The Image of Your Body

Available in 44.1kHz/16bit

Buy Album
Album Name Length Format Sample Rate Price
The Image of Your Body 1:06:52 $11.98
Buy Individual Tracks
# Track Title Length Format Sample Rate Price
1 Equal Grace [Myra Melford Be Bread] 08:38 44.1/16 Album only
2 Luck Shifts [Myra Melford Be Bread] 09:17 44.1/16 Album only
3 Fear Slips Behind [Myra Melford Be Bread] 05:19 $1.49 Buy
4 To the Roof [Myra Melford Be Bread] 11:40 44.1/16 Album only
5 Yellow Are the Crowds of Flowers, II [Myra Melford Be Bread] 06:05 $1.49 Buy
6 The Image of Your Body [Myra Melford Be Bread] 07:14 44.1/16 Album only
7 Be Bread [Myra Melford Be Bread] 04:55 $1.49 Buy
8 If You’ve Not Been Fed [Myra Melford Be Bread] 03:18 $1.49 Buy
9 Your Face Arrives in the Redbud Trees [Myra Melford Be Bread] 09:32 44.1/16 Album only
10 Made It Out [Myra Melford Be Bread] 00:54 $1.49 Buy

Price as configured: $11.98

* Required Fields

Pianist Myra Melford is one of the most inspiring women musicians in jazz today. Her new CD The Image of Your Body features Cuong Vu, the trumpeter in The Pat Metheny Group, with guitarist Brandon Ross, bassist Stomu Takeishi, and drummer Elliot Humberto Kavee. A veteran of the New York Downtown scene, this CD is Myra Melford's debut release on Cryptogramophone. This ensemble collectively known as Be Bread, will be performing on both coasts in 2006-2007.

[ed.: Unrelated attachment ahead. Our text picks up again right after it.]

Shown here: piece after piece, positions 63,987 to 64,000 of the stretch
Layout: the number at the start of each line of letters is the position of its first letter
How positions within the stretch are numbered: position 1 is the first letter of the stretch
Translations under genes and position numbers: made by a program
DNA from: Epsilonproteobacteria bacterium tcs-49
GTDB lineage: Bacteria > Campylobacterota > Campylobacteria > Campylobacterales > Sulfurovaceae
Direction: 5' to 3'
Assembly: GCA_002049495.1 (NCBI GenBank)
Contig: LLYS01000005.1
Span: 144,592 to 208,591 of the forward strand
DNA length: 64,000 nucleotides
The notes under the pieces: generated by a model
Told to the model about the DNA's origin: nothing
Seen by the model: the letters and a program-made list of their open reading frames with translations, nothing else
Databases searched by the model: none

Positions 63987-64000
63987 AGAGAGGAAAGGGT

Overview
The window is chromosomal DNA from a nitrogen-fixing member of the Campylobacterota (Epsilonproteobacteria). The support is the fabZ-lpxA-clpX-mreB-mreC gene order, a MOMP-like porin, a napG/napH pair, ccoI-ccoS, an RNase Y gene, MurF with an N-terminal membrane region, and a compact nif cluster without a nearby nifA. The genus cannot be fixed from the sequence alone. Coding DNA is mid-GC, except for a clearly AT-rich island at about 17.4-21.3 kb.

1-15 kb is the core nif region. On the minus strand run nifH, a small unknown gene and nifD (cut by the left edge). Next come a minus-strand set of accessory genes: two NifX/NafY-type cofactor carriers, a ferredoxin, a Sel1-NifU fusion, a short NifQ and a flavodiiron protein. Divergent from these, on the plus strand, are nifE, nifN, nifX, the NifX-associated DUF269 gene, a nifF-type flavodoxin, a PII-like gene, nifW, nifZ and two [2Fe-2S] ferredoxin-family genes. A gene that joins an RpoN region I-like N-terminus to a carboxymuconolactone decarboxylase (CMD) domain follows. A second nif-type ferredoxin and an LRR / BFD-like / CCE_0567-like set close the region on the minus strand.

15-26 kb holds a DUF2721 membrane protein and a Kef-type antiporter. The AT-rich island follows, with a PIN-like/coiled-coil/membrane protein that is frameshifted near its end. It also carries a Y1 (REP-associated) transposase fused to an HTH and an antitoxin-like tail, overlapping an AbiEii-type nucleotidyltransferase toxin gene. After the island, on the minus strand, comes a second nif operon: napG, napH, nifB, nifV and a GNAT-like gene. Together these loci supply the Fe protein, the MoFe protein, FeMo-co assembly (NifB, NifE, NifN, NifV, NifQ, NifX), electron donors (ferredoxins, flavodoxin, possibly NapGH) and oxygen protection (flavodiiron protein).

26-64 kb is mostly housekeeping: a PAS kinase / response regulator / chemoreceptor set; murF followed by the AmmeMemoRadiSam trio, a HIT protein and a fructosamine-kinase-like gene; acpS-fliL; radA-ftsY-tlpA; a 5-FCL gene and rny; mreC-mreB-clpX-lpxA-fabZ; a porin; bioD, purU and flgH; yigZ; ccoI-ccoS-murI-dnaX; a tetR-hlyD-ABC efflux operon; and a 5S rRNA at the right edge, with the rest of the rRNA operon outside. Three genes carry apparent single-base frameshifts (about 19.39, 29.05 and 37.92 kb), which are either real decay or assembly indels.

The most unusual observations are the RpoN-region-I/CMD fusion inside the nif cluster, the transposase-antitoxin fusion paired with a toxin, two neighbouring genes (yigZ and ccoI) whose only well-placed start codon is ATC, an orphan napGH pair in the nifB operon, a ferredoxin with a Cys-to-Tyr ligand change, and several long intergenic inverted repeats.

"Myra Melford is a name we should all know. Before taking on this review, I was woefully ignorant of the avant garde jazz pianist/composer, despite the dozen albums she's released prior to the excellent The Image of Your Body, which is co-credited to her quartet Be Bread. Along with Melford's magnificent piano playing and fascinating Indian-inspired harmonium performances, the ensemble's melodic duties are shared by either guitarist/banjoist Brandon Ross, or Cuong Vu on trumpet and electronics. Stomu Takeishi lends his acoustic and electric bass skills, while Elliot Humberto Kavee is a varied and sympathetic drummer. Although the entire disc is at least moderately challenging compositionally, it kicks off with 'Equal Grace,' a harmonium-led track that is among the least accessible on the record. But it's also a great work. Take it as a sign marked 'buyer beware', a gauntlet thrown, or, if you like a little hard-hitting adventure in your jazz, an invitation to an album that is artful and intelligent. And, oh yes, it definitely swings." - Michael Keefe, Pop Matters